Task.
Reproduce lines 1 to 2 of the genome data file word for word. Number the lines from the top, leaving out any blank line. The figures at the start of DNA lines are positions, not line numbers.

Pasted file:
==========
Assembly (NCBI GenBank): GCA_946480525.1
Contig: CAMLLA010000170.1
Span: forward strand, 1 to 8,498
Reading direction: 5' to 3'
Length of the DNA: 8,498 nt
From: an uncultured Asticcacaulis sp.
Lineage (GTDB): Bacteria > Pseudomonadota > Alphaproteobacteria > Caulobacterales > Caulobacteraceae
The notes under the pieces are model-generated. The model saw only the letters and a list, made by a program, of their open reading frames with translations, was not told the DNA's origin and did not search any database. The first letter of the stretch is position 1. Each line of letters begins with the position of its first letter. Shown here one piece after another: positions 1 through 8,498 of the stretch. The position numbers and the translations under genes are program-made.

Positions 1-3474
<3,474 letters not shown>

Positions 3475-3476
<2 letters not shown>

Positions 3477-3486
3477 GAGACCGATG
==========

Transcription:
Assembly (NCBI GenBank): GCA_946480525.1
Contig: CAMLLA010000170.1